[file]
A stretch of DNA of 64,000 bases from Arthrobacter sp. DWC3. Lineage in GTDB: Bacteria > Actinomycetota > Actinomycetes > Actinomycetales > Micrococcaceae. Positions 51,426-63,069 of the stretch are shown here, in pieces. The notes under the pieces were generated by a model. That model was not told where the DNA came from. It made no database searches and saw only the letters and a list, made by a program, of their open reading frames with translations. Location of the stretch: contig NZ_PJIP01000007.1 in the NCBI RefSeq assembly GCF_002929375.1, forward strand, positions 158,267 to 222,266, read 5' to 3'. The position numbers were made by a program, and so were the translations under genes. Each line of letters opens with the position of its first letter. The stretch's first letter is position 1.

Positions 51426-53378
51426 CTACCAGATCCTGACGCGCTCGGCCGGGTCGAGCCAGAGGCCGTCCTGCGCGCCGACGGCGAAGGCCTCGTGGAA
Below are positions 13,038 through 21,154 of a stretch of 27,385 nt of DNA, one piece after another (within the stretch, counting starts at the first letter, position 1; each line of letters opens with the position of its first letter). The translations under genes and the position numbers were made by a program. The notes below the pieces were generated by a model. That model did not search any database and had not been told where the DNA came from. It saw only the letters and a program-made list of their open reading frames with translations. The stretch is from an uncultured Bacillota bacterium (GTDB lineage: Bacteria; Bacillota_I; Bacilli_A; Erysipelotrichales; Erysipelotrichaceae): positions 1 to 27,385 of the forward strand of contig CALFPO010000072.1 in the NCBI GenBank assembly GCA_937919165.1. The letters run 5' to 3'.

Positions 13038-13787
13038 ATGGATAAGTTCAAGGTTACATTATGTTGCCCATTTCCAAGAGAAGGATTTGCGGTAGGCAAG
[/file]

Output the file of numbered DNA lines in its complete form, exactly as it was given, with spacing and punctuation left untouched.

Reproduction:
A stretch of DNA of 64,000 bases from Arthrobacter sp. DWC3. Lineage in GTDB: Bacteria > Actinomycetota > Actinomycetes > Actinomycetales > Micrococcaceae. Positions 51,426-63,069 of the stretch are shown here, in pieces. The notes under the pieces were generated by a model. That model was not told where the DNA came from. It made no database searches and saw only the letters and a list, made by a program, of their open reading frames with translations. Location of the stretch: contig NZ_PJIP01000007.1 in the NCBI RefSeq assembly GCF_002929375.1, forward strand, positions 158,267 to 222,266, read 5' to 3'. The position numbers were made by a program, and so were the translations under genes. Each line of letters opens with the position of its first letter. The stretch's first letter is position 1.

Positions 51426-53378
51426 CTACCAGATCCTGACGCGCTCGGCCGGGTCGAGCCAGAGGCCGTCCTGCGCGCCGACGGCGAAGGCCTCGTGGAA
Below are positions 13,038 through 21,154 of a stretch of 27,385 nt of DNA, one piece after another (within the stretch, counting starts at the first letter, position 1; each line of letters opens with the position of its first letter). The translations under genes and the position numbers were made by a program. The notes below the pieces were generated by a model. That model did not search any database and had not been told where the DNA came from. It saw only the letters and a program-made list of their open reading frames with translations. The stretch is from an uncultured Bacillota bacterium (GTDB lineage: Bacteria; Bacillota_I; Bacilli_A; Erysipelotrichales; Erysipelotrichaceae): positions 1 to 27,385 of the forward strand of contig CALFPO010000072.1 in the NCBI GenBank assembly GCA_937919165.1. The letters run 5' to 3'.

Positions 13038-13787
13038 ATGGATAAGTTCAAGGTTACATTATGTTGCCCATTTCCAAGAGAAGGATTTGCGGTAGGCAAG